To be fair though, I spent so much time in Calculus, Physics, and P Chem that there have been times when not having to use a long equation with lots of symbols and letters has confused me
Being a language sort of person I expect the 'economic' tag is misrepresented as is the literacy. Sounds like 50% could do their sums,
As a coffee person I would be suspicious of any outlet where the staff wee not totally tuned into their product.
Could say I'm a 'counter-terrorist' when it comes to service.
I remember a time not that long ago when America held a clear technological and educational edge over the rest of the world. Now less than 50% (that's half, right?) even believe in evolution.

National policies like school vouchers and NCLB serve the interests of the fundies, who would rather people not have well developed cognitive skills. For the country as a whole, especially in the arena of world economic competitiveness..mmmm...not so much.
I just stumbled across this story on the same topic. Tired of looking bad next to other countries, the US has simply withdrawn from an international study that compares scores of high school seniors.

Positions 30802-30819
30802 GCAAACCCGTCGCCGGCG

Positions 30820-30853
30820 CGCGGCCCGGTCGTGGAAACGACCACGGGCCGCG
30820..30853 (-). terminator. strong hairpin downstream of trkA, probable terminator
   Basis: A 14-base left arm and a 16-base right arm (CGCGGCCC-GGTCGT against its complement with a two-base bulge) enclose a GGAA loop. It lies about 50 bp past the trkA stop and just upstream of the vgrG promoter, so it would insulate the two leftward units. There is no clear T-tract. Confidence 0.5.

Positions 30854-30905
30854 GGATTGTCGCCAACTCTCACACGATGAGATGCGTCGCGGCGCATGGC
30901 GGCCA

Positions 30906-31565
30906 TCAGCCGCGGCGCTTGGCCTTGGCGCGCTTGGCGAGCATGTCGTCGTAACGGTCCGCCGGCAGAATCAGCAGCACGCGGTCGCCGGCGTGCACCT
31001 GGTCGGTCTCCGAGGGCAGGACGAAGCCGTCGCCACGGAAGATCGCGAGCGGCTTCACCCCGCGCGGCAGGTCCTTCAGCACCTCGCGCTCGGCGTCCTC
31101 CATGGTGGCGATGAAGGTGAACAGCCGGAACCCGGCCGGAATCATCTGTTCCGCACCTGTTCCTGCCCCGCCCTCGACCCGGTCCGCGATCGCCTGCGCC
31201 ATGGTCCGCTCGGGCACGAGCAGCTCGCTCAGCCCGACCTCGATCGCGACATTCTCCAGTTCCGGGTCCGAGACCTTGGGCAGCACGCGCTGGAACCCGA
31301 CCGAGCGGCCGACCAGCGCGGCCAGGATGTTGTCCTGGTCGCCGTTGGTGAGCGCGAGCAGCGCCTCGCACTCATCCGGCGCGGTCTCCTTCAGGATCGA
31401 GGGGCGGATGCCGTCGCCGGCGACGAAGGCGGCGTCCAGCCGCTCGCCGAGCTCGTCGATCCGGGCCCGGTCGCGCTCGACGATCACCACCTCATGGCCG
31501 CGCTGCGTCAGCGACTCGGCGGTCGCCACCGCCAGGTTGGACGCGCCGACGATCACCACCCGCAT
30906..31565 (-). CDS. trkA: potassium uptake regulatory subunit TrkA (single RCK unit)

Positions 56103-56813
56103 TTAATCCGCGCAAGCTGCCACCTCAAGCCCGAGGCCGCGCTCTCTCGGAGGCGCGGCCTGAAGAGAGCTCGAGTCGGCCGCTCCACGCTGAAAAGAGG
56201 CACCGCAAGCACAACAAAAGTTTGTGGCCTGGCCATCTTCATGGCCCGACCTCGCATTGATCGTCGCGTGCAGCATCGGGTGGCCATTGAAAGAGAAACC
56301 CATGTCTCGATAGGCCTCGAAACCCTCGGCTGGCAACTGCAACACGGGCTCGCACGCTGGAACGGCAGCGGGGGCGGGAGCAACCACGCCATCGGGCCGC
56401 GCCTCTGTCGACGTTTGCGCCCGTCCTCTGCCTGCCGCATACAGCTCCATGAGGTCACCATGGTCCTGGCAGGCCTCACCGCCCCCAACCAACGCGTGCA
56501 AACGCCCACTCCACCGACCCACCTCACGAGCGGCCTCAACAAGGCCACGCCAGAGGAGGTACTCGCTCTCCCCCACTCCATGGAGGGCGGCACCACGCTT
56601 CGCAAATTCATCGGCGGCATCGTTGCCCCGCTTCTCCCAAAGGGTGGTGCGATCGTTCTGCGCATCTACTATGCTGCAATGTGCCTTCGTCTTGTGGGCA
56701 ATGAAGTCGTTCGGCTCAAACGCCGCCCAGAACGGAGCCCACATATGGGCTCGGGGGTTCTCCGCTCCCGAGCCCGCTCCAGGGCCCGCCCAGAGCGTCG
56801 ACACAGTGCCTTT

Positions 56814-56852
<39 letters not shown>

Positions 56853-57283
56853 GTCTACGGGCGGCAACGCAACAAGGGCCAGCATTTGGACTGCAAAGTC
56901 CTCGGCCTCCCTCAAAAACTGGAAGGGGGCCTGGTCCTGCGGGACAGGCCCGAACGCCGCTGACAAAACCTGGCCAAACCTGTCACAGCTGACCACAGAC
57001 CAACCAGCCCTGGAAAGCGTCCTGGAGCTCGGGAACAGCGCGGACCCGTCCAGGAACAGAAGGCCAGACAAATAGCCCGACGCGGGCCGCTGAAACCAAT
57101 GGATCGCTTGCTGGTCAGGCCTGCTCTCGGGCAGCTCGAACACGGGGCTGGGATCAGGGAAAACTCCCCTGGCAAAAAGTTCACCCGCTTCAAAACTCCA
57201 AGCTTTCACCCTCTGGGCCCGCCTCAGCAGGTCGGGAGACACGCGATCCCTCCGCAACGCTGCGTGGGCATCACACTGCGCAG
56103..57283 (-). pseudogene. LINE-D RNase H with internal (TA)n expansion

"The study, called TIMSS (Trends in Mathematics and Science Study) Advanced 2008, measures how high-school seniors are doing in algebra, geometry, calculus and physics with students taking similar subjects around the globe. In the past, the American results have been shockingly poor. In the last survey, taken in 1995, students from only two countries—Cyprus and South Africa—scored lower than U.S. school kids."

Maybe the US could start a study comparing other countries' rapture-readiness.
Scott... I did my share of time in the "higher" mathematics--don't remember a thing, and for the most part haven't needed them...even in software development. But geez...shouldn't a certain proficiency be considered the minimum? SadButTrue makes a good point in that we are ranking right near the bottom in proficiency.

Cartledge... To be fair to the Peet's people, their "pre-packs" are sold by franchises, and there is no real reason why the company stores would know anything about them. But on the other hand, when I specifically say "it's 3/4 of a lb" that should be the clue for an accurate calculation. ;-)
SadButTrue... That's an excellent link. Pretty telling huh? I should be a 'badge of shame' that we pulled out of such a study, but of course Bu$hCo hasn't traditionally had a problem with the 'go it alone' strategy.